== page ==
Sunday, July 28, 2013

Raw Sienna, J. Peterman's, Rome and Siena

Rome painting, Earl V. Staley, 1980s
This summer, all roads lead to Rome. Our on-line searches, meandering thoughts and accumulating actions all lead to this Italian sojourn that Earl and I begin on September 8. I have never been to Rome - or any where at all in Italy, and so at 71, I am thrilled with the notion of having the time and ability to spend eight weeks in Rome and Florence, Siena, Venice, Pompeii and Naples with a fellow traveler who knows these cities and is steeped in knowledge of their art and architecture.
Earl's sketches Casa Rustica @ American Academy, 1981
Earl's been in Rome before.  He won the American Academy's Rome Prize in 1982 and for a year, he lived at the Academy, high on that Roman hill overlooking the city.  Loved it so much that he stayed on for three more years, ever more absorbed by Rome's vibrant street life and its millenniums of art and architecture.
My daughter Caroline spoke similarly of Rome after her Italian honeymoon in 2001.  "It was strangely wonderful to see a woman in stilettos pass by the Coliseum on the back of a Vespa." She was caught up in the juxtoposition of different worlds absorbed in a single glance. Again and again. I will be too.
1980s Rome Painting, Earl V. Staley
Yesterday, Earl got a package from J. Peterman. He'd ordered the 'Be Here Now' jacket and matching slacks. In the catalog, the cotton twill jacket appeared an Out of Africa khaki color. The descriptive copy was compelling:
"Be Here Now. It's the key to living...You need something. I offer you this suit. When you want to marshall all your resources...put this on.  It isn't for boy scouts, though. Some may think you look dangerous. Faded fabric with clean European design, it's a bit arresting. It takes a certain charisma."
Charisma, indeed. Earl put this new jacket and slacks on and  immediately, I asked if he would step outside in broad day sunlight.  I had to see the true color of this outfit.
"Wow," I said, "Wow, it's raw sienna. It's definitely yellowish." I thought about my tube of raw sienna acrylic paint in the studio.
"You'd have to have chutzpa, an attitude to wear an entire suit of this color, " I tell him. "Your shirt, your shoes, everything would have to be carefully calibrated for 'a look.'  It has definite possibilities, though, in my personal experience, I know only two men who could pull this off with aplomb - my brother John and Sandy AKA Rosco Sanford. Earl is professorial at times, at ease in Mexican shirts and cargo pants.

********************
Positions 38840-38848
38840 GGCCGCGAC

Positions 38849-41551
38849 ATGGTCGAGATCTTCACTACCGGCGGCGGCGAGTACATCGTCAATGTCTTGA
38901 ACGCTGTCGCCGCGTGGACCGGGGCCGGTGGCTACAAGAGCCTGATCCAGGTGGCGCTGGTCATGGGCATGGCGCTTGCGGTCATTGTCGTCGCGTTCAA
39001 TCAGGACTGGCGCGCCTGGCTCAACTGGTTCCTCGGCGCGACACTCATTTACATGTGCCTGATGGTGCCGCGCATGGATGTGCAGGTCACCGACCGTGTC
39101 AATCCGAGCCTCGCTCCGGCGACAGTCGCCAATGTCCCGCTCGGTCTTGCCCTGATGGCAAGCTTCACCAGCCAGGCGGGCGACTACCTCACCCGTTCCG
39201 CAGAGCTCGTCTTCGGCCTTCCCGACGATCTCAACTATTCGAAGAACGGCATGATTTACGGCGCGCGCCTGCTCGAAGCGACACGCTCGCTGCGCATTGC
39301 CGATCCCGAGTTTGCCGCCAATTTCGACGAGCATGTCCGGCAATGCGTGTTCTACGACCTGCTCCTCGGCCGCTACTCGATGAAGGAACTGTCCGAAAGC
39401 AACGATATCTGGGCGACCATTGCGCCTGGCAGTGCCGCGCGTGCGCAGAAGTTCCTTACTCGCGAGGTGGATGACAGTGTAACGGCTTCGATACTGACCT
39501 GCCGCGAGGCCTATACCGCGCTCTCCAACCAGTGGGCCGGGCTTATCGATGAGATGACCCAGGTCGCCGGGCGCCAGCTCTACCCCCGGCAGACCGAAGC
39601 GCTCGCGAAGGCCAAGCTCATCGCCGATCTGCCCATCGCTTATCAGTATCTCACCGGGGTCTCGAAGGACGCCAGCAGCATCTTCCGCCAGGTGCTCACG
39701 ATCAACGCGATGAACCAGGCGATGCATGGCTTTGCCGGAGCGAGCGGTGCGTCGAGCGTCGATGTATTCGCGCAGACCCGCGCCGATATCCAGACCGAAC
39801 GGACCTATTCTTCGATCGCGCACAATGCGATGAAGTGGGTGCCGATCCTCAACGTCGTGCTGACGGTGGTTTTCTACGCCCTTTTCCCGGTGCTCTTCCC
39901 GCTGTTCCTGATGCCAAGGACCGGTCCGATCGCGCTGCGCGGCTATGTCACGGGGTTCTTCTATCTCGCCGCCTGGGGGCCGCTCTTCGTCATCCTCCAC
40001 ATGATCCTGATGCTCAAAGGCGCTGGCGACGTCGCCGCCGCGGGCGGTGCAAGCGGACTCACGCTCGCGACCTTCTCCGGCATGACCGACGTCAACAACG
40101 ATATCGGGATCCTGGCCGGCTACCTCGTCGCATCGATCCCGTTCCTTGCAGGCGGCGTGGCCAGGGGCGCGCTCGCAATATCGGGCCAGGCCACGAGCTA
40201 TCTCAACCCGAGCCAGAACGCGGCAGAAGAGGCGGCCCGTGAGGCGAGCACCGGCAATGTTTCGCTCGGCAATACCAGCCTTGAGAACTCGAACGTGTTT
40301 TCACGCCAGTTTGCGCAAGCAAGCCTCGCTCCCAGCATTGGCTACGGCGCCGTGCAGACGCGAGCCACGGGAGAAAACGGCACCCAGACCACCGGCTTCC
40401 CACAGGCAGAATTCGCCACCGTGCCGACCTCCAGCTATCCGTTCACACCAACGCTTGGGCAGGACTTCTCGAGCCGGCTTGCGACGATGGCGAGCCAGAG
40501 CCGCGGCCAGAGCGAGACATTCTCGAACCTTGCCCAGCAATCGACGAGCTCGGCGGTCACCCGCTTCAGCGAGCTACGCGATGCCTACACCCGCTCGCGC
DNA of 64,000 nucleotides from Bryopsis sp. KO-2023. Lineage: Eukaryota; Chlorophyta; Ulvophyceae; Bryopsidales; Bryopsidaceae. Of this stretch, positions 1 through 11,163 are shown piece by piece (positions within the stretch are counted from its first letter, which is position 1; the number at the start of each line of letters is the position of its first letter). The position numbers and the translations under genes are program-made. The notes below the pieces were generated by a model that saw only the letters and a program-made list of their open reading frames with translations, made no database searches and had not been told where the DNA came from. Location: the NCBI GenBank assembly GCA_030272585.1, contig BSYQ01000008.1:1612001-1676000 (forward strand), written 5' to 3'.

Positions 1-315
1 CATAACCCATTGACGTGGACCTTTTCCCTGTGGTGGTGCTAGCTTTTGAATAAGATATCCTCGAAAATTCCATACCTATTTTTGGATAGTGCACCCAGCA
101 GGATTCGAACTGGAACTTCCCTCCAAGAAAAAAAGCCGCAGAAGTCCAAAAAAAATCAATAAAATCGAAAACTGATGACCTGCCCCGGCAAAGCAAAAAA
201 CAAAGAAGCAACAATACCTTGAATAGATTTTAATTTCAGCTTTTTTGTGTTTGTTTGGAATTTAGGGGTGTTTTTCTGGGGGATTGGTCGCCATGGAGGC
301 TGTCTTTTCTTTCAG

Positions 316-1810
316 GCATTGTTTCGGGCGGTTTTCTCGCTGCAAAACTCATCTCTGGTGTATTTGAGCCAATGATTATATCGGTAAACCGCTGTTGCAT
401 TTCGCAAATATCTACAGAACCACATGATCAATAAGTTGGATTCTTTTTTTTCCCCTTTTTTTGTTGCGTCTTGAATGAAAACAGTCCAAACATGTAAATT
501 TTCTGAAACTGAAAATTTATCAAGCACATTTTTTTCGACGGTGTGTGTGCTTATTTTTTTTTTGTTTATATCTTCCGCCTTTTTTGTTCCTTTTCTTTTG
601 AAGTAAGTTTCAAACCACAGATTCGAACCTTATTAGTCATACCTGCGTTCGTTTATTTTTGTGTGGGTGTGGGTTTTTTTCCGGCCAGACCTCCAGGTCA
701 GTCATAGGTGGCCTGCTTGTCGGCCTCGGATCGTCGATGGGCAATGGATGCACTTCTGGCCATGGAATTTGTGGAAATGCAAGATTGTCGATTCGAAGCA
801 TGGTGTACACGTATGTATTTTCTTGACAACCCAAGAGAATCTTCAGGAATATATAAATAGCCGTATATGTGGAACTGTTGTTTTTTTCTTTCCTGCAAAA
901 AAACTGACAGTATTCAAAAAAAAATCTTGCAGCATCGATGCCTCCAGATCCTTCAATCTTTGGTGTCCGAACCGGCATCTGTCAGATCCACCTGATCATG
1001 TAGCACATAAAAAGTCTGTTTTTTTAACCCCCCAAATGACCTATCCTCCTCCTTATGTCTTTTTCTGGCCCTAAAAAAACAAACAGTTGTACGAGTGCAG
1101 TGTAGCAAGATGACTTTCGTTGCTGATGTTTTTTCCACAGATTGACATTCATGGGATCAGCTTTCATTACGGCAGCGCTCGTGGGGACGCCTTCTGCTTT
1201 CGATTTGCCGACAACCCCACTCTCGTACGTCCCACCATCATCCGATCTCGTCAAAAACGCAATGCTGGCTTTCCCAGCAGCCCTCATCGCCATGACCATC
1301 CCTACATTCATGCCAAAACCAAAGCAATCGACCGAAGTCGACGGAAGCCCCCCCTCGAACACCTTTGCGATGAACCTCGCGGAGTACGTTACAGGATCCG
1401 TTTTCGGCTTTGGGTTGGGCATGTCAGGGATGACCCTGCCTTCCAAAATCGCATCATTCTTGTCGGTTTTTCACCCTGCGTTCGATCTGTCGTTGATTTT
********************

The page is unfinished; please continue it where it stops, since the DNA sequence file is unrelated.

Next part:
I've learned that raw sienna pigment was first made during the Renaissance from Terra de Siena (earth of Siena). "If you wear that suit in Siena, you'll be in camouflage. Totally invisible. Could be interesting," I say.
Before breakfast this morning, Earl tells me, "I'm returning the J. Peterman suit."
"Really," I say, "Why not keep the jacket? It'll be great with taupe and loden slacks. Great with jeans. It's the whole suit that would take some doing."
He tried the jacket on again. It's definitely has something. It'll work.
So go the preparations for this two month hegira. This afternoon we sit at the dining room table overlooking the hot and humid back garden. We've checked Rome's September and October weather. Stats show temperatures of 78 - 60 degrees in September; 71-53 degrees in October. I am rethinking what I'll take for warmth - the grey fleece jacket or the green tapestry coat?
"And what in particular do you want to see when we day-trip to Siena?", I ask.
His answer is swift, "The Pinacoteca Nazionale. There is room after room filled with small exquisite paintings. Egg tempera on gold leaf."
What a guide I'll be traveling to Siena with, a guide in a raw sienna cotton twill jacket who can tell me about 14th century paintings like this 'Annnunciation' by Ambrogio Lorenzetti.  J. Peterman, you have triumphed again.

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